At WWDC 2020, in June 2020, Apple introduced Safari Web Extensions. These are once again allowing extension development with web technology through WebExtensions APIs, giving an alternative to Safari App Extensions. This was part of the Safari version 14 release.
On 2015-06-08, Apple revealed their new Apple Developer Program merging the three previous programs (iOS Developer Program, Mac Developer Program, and Safari Developer Program) into one. The merging means people who previously paid for 2 programs will end up only paying the single fee of 99 USD. 
Everyone who is a member of the free Safari Developer Program received an email stating they “can continue building Safari extensions and bring [their] creativity to other Apple platforms by joining the Apple Developer Program.” That means going from free to a yearly 99 USD payment.
This does not only effect people who want to distribute their extensions through Apple. Safari has always required a Safari Developer Certificate to install an extension through the Extension Builder. Users can no longer download the source of an extension and build it themselves, or even contribute to open-source extensions without joining the Apple Developer Program.
Apple states your “existing Safari Developer Program membership will remain active until July 8, 2015 and your Safari extensions will continue to work for existing users.” This presumably means Apple will force all certificates to be invalid after July 8.
- Is developing extensions for Safari free? at the Apple Developer Forums.
As of September 2019, the Safari Extensions Gallery was shutdown completely. App Extensions have to be downloaded from the Mac App Store instead. Presumably all the old extensions have now been lost. Per Jeff Johnson, developers only had about a week notice to the sudden shutdown.
- What’s New in Safari (archived) (accessed 2018-06-08).
- 2019-08-27 : Important Information Regarding the Safari Extensions Gallery (archived) (accessed 2019-09-08).
- 2019-09-04 : The Safari Extensions Gallery is no longer available (archived) (accessed 2019-09-08).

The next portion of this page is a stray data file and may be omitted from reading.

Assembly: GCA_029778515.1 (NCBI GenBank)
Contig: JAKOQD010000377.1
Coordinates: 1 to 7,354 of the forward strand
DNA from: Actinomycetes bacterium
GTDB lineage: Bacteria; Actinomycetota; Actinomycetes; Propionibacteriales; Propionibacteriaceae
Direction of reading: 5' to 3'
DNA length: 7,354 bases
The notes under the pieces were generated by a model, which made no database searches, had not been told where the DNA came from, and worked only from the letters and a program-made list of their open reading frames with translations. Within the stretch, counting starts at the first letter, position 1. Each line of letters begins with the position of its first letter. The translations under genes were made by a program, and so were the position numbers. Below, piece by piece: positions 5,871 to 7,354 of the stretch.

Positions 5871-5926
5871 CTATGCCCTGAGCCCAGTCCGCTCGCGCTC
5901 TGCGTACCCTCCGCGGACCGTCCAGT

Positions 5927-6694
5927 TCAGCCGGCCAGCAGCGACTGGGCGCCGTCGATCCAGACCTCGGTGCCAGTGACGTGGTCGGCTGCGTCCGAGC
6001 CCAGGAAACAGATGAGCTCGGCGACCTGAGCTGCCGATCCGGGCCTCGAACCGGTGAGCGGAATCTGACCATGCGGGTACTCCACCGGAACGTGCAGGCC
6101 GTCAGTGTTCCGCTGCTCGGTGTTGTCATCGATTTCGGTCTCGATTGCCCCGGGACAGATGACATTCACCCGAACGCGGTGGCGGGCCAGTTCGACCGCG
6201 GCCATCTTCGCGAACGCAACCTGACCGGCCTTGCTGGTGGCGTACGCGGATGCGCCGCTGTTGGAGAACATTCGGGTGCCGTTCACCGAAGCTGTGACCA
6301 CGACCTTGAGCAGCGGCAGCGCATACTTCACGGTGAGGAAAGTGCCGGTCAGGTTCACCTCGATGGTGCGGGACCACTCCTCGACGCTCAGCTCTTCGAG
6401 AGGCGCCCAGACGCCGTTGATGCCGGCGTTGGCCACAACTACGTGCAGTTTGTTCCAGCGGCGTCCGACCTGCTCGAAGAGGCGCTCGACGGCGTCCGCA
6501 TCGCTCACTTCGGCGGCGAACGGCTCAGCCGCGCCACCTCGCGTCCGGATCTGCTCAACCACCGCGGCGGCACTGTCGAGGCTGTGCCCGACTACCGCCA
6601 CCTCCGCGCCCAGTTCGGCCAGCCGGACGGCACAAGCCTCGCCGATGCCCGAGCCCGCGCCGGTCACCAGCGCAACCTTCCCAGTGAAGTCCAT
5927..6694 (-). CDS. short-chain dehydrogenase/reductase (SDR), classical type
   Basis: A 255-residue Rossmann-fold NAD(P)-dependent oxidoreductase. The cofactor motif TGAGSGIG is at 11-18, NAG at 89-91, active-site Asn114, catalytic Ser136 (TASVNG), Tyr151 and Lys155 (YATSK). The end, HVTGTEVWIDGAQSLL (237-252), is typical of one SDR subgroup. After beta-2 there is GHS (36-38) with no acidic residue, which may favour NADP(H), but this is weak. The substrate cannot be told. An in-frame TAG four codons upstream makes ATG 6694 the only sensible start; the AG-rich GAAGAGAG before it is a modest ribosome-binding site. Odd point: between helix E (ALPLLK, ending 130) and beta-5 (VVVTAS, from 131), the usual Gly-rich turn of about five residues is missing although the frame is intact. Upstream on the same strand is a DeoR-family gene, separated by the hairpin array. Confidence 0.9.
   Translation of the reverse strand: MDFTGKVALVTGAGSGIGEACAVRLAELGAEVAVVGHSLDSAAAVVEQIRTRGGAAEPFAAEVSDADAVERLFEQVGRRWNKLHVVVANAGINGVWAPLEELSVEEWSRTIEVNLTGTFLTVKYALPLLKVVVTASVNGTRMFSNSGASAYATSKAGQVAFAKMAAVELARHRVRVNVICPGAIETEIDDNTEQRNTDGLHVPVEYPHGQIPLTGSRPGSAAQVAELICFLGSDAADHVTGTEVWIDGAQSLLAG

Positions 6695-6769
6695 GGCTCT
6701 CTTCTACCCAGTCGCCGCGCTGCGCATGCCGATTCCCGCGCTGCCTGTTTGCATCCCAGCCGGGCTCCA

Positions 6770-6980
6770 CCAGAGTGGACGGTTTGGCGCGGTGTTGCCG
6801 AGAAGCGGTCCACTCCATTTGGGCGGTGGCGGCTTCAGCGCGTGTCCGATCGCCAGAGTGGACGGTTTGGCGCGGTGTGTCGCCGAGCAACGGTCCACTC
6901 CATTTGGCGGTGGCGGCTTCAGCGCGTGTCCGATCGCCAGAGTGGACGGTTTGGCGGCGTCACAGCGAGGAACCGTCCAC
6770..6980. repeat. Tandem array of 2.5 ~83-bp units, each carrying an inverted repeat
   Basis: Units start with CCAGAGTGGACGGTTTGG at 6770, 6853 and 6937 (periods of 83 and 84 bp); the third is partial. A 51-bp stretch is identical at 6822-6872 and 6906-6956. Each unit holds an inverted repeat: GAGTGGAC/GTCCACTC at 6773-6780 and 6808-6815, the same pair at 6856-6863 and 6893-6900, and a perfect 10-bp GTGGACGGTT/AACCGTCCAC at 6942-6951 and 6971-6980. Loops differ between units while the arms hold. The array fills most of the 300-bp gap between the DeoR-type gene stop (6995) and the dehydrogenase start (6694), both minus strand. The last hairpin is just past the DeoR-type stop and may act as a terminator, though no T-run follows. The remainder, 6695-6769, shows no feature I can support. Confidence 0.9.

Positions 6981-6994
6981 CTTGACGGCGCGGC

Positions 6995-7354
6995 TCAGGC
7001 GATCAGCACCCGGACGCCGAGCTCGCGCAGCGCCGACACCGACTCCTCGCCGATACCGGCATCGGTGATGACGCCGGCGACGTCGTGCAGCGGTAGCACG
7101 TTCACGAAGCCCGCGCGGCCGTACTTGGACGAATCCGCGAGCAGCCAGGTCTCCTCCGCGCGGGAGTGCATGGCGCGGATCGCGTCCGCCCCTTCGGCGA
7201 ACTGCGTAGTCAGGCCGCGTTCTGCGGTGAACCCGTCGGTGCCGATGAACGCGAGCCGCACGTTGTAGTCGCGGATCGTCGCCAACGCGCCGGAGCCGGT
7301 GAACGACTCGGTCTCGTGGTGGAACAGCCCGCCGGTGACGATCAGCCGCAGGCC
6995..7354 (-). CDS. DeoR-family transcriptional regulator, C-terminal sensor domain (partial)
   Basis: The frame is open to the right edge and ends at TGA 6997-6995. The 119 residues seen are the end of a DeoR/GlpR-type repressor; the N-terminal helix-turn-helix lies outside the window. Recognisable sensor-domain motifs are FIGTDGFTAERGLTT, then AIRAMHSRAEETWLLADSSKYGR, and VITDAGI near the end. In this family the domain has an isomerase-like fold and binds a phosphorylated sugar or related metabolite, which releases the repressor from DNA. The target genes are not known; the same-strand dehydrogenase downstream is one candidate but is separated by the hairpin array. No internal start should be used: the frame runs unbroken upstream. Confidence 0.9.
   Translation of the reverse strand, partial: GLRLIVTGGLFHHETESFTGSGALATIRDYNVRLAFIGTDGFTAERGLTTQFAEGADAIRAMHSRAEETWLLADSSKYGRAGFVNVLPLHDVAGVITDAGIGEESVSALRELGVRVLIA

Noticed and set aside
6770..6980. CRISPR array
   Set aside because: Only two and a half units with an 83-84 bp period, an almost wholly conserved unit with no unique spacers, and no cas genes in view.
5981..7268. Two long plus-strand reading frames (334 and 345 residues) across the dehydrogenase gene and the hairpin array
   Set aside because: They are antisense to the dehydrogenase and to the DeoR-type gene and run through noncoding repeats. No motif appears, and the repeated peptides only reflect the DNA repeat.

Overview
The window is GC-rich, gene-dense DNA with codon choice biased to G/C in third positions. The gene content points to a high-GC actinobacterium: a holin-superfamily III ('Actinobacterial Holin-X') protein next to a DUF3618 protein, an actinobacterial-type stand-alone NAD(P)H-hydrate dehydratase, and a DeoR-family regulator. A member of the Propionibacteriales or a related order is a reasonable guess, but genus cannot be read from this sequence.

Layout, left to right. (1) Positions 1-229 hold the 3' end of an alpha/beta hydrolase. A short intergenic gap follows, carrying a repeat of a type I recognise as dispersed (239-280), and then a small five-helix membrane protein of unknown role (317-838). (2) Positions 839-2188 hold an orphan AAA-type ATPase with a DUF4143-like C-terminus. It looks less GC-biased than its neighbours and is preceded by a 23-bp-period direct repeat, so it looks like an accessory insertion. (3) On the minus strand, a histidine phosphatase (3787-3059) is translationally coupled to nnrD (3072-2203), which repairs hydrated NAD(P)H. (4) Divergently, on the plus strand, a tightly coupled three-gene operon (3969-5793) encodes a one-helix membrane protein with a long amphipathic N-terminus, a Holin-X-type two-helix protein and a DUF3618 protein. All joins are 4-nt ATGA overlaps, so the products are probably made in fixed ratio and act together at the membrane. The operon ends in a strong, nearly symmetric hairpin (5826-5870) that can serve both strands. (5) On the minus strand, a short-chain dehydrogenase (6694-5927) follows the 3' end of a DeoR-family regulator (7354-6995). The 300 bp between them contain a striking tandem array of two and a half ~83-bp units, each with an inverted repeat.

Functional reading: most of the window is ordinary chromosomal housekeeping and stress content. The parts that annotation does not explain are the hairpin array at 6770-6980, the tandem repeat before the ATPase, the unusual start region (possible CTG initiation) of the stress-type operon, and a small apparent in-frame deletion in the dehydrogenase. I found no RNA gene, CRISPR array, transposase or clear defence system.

Resurrection as Web Extensions
You have to adapt it for WebKit, join Apple’s $99/year developer program, learn how to use Xcode and App Store Connect, and distribute via the Mac App Store.
Because distribution happens via the Mac App Store, all extensions must go through Apple’s review process. Thomas Reed tweeted on 2021-07-29 that Apple is not allowing extensions from submitters not classified as a "reputable company". Michael Tsai collected some of the follow-up on his blog.
- Safari 14 Release Notes (archived) (accessed 2021-01-16) notes: "Added Safari Web Extensions support for macOS.".
- 2020-06 : Meet Safari Web Extensions (archived) (accessed 2021-01-16).
- 2021-01-05 : How to convert existing web extensions for Safari (archived) (accessed 2021-01-16).
- 2021-01-15 : Safari 14 added WebExtensions support. So where are the extensions? (archived) (accessed 2021-01-16).
- 2021-07-29 : Tweet: "We had a free Safari app extension rejected by an App Store reviewer last night, because ..." (archived) (accessed 2021-07-30).
- via: 2021-07-30 : Safari Extension Rejected Because Developer Not “Reputable” (archived) (accessed 2021-07-30).
- https://mjtsai.com/blog/2019/09/26/safari-13-and-extensions/ - some choice responses to Safari 13 scrapping safariextz
- https://nakedsecurity.sophos.com/2019/09/24/apple-restricts-adblocking-extensions/ - with only apps available as extensions, adblocking suffered a severe hit